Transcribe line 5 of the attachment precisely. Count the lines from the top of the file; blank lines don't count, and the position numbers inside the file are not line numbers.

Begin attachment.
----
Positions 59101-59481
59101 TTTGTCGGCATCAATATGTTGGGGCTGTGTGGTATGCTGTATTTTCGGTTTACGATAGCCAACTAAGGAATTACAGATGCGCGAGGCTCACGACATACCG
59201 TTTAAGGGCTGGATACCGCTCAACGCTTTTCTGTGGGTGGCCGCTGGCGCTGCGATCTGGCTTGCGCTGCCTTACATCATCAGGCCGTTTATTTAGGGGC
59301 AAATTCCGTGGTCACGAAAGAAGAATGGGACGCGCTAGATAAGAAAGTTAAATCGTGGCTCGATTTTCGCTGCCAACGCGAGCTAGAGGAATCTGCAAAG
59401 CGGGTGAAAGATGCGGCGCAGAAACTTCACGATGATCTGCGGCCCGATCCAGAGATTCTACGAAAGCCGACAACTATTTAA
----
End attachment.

59401 CGGGTGAAAGATGCGGCGCAGAAACTTCACGATGATCTGCGGCCCGATCCAGAGATTCTACGAAAGCCGACAACTATTTAA